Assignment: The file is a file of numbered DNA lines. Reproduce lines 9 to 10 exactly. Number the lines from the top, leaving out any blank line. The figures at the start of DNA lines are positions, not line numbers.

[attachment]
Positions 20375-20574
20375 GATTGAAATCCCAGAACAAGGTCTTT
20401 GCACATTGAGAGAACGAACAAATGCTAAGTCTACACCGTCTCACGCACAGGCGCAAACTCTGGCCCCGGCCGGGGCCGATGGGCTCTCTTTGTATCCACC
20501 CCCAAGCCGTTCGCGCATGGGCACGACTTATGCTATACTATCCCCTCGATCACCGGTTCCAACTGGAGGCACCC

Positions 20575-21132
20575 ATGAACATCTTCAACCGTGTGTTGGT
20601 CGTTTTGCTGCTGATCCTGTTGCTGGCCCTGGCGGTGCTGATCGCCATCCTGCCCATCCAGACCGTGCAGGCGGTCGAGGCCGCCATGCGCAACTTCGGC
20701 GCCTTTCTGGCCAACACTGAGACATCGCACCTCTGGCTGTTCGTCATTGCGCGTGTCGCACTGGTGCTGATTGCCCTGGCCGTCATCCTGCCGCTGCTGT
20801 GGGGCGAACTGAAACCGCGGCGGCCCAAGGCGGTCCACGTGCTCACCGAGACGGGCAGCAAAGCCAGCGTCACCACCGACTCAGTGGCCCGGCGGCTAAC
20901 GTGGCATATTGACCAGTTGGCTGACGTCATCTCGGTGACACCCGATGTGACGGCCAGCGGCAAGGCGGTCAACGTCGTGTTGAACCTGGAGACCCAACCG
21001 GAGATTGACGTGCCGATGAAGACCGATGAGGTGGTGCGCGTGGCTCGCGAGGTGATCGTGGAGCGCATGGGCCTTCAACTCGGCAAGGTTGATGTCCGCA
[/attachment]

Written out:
20801 GGGGCGAACTGAAACCGCGGCGGCCCAAGGCGGTCCACGTGCTCACCGAGACGGGCAGCAAAGCCAGCGTCACCACCGACTCAGTGGCCCGGCGGCTAAC
20901 GTGGCATATTGACCAGTTGGCTGACGTCATCTCGGTGACACCCGATGTGACGGCCAGCGGCAAGGCGGTCAACGTCGTGTTGAACCTGGAGACCCAACCG